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WhatsApp Sues Indian Government Over New Internet Regulations

WhatsApp to sue Indian government
WhatsApp sues Indian government for new internet regulations

Whatsapp sued the Indian government to stop new regulations that would require messaging apps to trace messages back to their originator, effectively breaking encryption protections.

“Requiring messaging apps to ‘trace’ chats is the equivalent of asking us to keep a fingerprint of every single message sent on WhatsApp, which would break end-to-end encryption and fundamentally undermines people’s right to privacy,” a WhatsApp spokesperson told The Hacker News via email. “We have consistently joined civil society and experts around the world in opposing requirements that would violate the privacy of our users.”

WhatsApp has more than 530 million active users in India.

It is seeking to block new internet rules that will take effect on May 26 in a lawsuit filed in the Delhi High Court by Facebook-owned messaging service WhatsApp.

The guidelines, called the Intermediary Guidelines and Digital Media Ethics Code, require significant social media intermediaries – those with at least 5 million registered users in India – to remove non-consensual sexually explicit content within 24 hours.

Besides the shorter takedown timelines, buried among the clauses is the requirement for traceability.

Regulations On Internet Platforms:

 Governments around the world have been tightening regulations on internet platforms to combat financial fraud, stifle competition, incite violence, and spread misinformation, hate speech, and obscene material.

WhatsApp is also battling the Brazilian government over similar legislation.

There has been much debate in the recent years about whether it is possible to identify the originator of a message without compromising encryption on end-to-end encrypted platforms.

WhatsApp, for its part, has long argued against the introduction of traceability as it would not only force companies to collect more data about the kind of messages being sent and shared, and the identities behind them, but also undermine users’ expectations of secure, private communication.

This would compromise WhatsApp’s end-to-end encryption (E2EE), which prevents potential eavesdroppers – including telecommunications providers, internet service providers, and even WhatsApp itself – from being able to acquire the cryptographic keys required to decode conversations.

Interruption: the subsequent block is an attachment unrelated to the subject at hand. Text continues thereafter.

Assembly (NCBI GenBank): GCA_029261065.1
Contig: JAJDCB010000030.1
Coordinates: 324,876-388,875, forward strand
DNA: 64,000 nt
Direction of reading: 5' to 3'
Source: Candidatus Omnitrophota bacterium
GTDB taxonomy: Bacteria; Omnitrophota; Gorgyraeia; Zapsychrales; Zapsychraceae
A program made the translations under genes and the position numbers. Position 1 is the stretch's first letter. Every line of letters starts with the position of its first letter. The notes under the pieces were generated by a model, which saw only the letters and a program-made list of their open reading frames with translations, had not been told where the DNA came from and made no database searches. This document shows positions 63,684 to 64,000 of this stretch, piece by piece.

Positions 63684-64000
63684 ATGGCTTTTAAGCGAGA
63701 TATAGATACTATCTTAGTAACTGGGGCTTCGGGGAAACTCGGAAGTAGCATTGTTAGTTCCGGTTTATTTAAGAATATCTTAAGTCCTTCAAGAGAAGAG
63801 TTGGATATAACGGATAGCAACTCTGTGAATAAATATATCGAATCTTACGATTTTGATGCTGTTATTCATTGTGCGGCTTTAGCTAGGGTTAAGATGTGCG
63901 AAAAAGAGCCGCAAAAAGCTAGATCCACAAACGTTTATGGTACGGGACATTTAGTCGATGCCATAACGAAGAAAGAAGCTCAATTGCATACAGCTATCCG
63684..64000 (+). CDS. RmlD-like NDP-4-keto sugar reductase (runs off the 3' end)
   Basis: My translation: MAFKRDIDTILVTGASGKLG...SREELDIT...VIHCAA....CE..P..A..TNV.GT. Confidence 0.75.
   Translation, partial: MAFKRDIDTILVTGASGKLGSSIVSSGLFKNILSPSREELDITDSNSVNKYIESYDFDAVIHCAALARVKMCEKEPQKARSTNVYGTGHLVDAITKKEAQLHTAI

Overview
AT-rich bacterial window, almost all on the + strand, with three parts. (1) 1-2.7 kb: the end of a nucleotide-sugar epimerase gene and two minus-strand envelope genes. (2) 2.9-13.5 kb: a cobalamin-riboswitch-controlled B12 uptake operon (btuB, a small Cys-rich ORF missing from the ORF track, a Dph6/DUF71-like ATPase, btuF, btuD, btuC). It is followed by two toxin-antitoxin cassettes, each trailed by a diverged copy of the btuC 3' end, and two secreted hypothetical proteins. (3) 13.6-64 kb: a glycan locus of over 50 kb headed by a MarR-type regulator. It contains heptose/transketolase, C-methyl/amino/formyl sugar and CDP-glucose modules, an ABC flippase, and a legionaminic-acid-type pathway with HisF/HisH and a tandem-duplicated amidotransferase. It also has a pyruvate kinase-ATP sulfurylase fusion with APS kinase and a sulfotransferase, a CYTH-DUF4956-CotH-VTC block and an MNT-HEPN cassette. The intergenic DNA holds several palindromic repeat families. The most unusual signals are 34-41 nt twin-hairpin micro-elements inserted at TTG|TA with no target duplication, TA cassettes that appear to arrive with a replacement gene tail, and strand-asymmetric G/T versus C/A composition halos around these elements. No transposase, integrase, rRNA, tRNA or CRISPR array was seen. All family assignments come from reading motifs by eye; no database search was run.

Whatsapp Traceability:

 “Traceability is intended to do the opposite by requiring private messaging services like WhatsApp to keep track of who-said-what and who-shared-what for billions of messages sent every day,” the company said. “

Traceability requires messaging services to store information that can be used to ascertain the content of people’s messages, thereby breaking the very guarantees that end-to-end encryption provides. In order to trace even one message, services would have to trace every message.”

However, the Indian government has proposed that WhatsApp assign an alphanumeric hash to every message sent via its platform or tag them with the originator’s information to enable traceability without weakening encryption.

Both solutions, however, have been decried by WhatsApp and cryptographic experts, who say they would undermine the platform’s end-to-end encryption.

As well, the company asserts that traceability is not so effective because it can be abused, since users can be branded as “originators” by simply sharing an article or downloading an image that is then repurposed by other users on the platform in entirely different circumstances.

WhatsApp further argued that the new requirement inverts the way law enforcement normally investigates crimes.

“In a typical law enforcement request, a government requests technology companies provide account information about a known individual’s account,” it said. “With traceability, a government would provide a technology company a piece of content and ask who sent it first.” :

Responding to WhatsApp’s lawsuit challenging the new digital rules for violating user privacy, the government on Wednesday said it is committed to protecting citizens’ privacy, but added it is subject to “reasonable restrictions” and no fundamental right is absolute.”

 

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